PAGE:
At 03:03 PM 5/1/98 -0400, Rob Irish wrote:
>>From what I have seen, and tried to resist, most technical writing
>instructors separate "Substance" from "style" and focus on the latter.
>As soon as that happens, the assignment is less "real". This separation
>was borne out by Summer Smith's (admittedly flawed) research on advice
>to students. She asked Engineering professors and Tech Writing teachers
>(all TAs) to agree or disagree with this statement:
>The most important thing to do when writing technical documents is to be
>1= strongly disagree, 5=strongly agree
>(You should note that within the survey several things could be called
>"most important"--I'd argue that was a flaw)
>Whereas the average for 31 Engineers was 3.8, the average for the 25 TAs
>was 2.8. The TAs actually disagreed! So the writing loses its real
>focus by becoming an exercise in style, even if it is drawn from
Now you're straining.
And I think you're missing the point here. Data can be "accurate" but not
presented in a responsible or effective manner. It's common knowledge that
statistics can be twisted to represent almost anything. (As the present
discussion so aptly illustrates.) "Accuracy" then is only a part of the
picture. The attitude that accuracy is *most* important may be part of that
dream (becoming nightmare) of language as a transparent techne.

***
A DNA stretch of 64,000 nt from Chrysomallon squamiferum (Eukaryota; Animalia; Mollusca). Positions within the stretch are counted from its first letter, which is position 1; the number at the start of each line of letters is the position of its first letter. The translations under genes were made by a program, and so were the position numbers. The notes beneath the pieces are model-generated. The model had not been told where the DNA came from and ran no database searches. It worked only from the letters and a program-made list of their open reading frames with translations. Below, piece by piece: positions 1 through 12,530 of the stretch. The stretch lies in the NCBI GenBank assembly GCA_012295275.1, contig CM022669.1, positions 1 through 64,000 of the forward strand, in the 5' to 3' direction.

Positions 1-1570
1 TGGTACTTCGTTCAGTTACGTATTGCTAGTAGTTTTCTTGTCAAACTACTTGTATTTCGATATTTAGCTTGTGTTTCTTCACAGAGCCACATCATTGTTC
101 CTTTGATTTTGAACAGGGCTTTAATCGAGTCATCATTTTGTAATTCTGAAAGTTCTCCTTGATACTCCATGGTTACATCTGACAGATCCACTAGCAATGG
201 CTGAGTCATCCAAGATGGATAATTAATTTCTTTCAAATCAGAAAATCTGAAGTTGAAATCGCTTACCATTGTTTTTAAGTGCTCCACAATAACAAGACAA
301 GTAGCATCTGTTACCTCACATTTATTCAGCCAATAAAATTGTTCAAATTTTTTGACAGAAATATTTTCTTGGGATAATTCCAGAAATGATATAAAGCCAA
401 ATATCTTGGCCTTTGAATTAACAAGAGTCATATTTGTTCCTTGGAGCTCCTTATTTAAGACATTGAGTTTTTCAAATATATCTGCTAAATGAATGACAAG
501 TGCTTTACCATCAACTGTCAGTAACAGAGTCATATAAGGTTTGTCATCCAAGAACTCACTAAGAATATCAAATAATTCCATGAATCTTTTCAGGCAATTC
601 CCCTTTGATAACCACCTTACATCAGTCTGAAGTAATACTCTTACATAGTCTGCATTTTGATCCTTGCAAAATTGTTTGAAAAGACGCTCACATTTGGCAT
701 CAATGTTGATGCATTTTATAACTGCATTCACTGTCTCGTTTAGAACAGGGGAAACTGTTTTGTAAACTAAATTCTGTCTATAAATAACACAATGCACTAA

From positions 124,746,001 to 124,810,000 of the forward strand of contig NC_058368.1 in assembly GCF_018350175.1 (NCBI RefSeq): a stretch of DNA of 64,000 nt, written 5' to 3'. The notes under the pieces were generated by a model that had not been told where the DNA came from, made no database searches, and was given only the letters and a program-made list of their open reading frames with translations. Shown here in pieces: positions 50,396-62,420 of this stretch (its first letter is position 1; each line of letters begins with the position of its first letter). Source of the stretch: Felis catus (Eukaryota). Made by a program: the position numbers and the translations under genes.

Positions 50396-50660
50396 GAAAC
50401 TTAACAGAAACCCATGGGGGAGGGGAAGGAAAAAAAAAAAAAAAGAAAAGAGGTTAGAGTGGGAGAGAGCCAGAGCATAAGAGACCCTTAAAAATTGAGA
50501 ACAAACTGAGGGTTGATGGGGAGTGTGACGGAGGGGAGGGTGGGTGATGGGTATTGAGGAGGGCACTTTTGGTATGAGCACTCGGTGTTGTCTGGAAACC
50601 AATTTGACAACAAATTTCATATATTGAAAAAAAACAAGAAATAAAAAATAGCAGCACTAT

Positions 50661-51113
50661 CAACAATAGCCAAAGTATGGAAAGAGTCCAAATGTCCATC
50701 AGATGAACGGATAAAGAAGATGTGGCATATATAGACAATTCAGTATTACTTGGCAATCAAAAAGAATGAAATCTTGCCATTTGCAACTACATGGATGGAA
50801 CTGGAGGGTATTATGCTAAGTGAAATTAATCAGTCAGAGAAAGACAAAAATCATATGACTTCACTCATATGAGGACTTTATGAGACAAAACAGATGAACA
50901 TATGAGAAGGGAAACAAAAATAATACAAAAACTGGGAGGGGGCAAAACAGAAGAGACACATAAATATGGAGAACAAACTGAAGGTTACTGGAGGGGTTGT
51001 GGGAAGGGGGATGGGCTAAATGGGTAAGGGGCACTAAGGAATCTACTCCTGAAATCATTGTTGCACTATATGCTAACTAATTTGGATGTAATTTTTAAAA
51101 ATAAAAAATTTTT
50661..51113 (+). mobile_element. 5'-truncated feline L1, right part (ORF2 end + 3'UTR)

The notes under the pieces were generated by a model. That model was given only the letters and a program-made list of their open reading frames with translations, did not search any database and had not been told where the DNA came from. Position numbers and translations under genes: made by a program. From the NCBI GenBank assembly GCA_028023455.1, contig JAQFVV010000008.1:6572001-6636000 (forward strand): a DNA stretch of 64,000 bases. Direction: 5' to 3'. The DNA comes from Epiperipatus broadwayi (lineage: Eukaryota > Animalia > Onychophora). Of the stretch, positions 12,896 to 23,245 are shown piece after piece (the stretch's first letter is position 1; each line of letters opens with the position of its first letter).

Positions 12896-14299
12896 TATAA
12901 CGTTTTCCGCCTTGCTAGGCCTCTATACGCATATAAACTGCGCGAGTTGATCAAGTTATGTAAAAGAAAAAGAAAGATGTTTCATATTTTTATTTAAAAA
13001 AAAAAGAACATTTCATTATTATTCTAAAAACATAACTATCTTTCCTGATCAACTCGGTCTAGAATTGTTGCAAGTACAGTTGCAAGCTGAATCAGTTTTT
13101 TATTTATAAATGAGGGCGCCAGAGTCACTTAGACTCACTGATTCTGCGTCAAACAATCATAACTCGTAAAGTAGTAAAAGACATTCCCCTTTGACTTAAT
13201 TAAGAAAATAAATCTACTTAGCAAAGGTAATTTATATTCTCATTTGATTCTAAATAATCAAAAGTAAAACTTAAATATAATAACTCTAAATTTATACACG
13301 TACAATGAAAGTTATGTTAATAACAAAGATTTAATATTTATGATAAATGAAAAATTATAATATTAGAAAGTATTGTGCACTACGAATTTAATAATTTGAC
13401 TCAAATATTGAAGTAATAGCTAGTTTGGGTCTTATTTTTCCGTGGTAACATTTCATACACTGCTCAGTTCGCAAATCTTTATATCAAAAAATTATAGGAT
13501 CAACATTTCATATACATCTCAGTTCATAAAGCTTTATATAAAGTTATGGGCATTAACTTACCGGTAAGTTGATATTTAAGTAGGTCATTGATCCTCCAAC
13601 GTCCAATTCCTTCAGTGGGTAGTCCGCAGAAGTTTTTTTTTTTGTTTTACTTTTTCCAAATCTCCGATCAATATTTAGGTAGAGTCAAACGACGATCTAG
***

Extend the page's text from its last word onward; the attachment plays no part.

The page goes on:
>> I teach technical writing to classes of 24 and have hours of personal
>> contact with them. They *also* have access to writing centre specialists in
>> technical writing.
>This merely confirms my point that the Writing centre is the best way to
>teach writing. Why else would the classroom teacher imitate it?
Well, it's *not* imitation in a context where rhetoric and composition is
typically taught this way. Next thing I know you'll be arguing that writing
centre's preceded Socratic dialogue ;).
>> Wouldn't it mean more jobs for English graduates?
>Yeah, it might. But I think my ideal is a little different. I have an
>ideal where people in any department value communication and make use of
>writing to learn strategies, where they are not intimidated by marking
>because they think it involves grammar. From what I have seen, the
>English Departments in Canada are more likely to encourage such
>malevolent marking mystification (couldn't resist the alliteration) than
>to help their colleagues in other disciplines. The weird thing at UofT
>is that while that is true on one hand, the department also seems to be
>trying to prevent other departments from developing their own discipline
>specific writing courses, or even writing-intensive courses.
Apparently, we're speaking from two very different perspectives.
>Personally, I'd love it if English would be more open because then I
>could do both the stuff I'm doing now and teach literature as well.
>That would be my ideal job.